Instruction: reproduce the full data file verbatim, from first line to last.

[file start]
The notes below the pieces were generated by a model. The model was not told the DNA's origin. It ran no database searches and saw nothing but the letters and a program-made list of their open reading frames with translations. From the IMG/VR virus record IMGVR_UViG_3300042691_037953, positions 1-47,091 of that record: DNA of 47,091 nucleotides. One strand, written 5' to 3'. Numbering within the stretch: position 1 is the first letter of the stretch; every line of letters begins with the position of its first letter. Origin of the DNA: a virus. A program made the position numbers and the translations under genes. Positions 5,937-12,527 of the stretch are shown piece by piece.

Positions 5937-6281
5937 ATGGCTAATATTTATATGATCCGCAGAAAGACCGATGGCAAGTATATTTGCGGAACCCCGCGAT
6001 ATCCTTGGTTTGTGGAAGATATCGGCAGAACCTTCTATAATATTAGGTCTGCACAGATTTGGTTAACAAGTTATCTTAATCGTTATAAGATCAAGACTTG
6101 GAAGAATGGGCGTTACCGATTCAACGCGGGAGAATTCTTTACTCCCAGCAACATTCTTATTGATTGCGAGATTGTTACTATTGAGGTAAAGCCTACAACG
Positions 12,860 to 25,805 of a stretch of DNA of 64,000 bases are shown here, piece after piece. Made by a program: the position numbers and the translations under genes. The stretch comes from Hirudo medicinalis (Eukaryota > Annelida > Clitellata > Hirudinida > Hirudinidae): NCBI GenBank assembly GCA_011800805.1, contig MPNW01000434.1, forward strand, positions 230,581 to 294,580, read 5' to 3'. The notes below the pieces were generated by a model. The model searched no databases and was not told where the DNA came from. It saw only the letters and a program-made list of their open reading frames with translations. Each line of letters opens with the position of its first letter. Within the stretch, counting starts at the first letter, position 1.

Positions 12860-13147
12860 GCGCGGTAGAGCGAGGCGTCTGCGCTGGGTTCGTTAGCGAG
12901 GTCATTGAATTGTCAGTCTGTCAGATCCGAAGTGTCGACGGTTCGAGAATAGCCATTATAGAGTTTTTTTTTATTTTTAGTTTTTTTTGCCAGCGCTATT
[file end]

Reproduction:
The notes below the pieces were generated by a model. The model was not told the DNA's origin. It ran no database searches and saw nothing but the letters and a program-made list of their open reading frames with translations. From the IMG/VR virus record IMGVR_UViG_3300042691_037953, positions 1-47,091 of that record: DNA of 47,091 nucleotides. One strand, written 5' to 3'. Numbering within the stretch: position 1 is the first letter of the stretch; every line of letters begins with the position of its first letter. Origin of the DNA: a virus. A program made the position numbers and the translations under genes. Positions 5,937-12,527 of the stretch are shown piece by piece.

Positions 5937-6281
5937 ATGGCTAATATTTATATGATCCGCAGAAAGACCGATGGCAAGTATATTTGCGGAACCCCGCGAT
6001 ATCCTTGGTTTGTGGAAGATATCGGCAGAACCTTCTATAATATTAGGTCTGCACAGATTTGGTTAACAAGTTATCTTAATCGTTATAAGATCAAGACTTG
6101 GAAGAATGGGCGTTACCGATTCAACGCGGGAGAATTCTTTACTCCCAGCAACATTCTTATTGATTGCGAGATTGTTACTATTGAGGTAAAGCCTACAACG
Positions 12,860 to 25,805 of a stretch of DNA of 64,000 bases are shown here, piece after piece. Made by a program: the position numbers and the translations under genes. The stretch comes from Hirudo medicinalis (Eukaryota > Annelida > Clitellata > Hirudinida > Hirudinidae): NCBI GenBank assembly GCA_011800805.1, contig MPNW01000434.1, forward strand, positions 230,581 to 294,580, read 5' to 3'. The notes below the pieces were generated by a model. The model searched no databases and was not told where the DNA came from. It saw only the letters and a program-made list of their open reading frames with translations. Each line of letters opens with the position of its first letter. Within the stretch, counting starts at the first letter, position 1.

Positions 12860-13147
12860 GCGCGGTAGAGCGAGGCGTCTGCGCTGGGTTCGTTAGCGAG
12901 GTCATTGAATTGTCAGTCTGTCAGATCCGAAGTGTCGACGGTTCGAGAATAGCCATTATAGAGTTTTTTTTTATTTTTAGTTTTTTTTGCCAGCGCTATT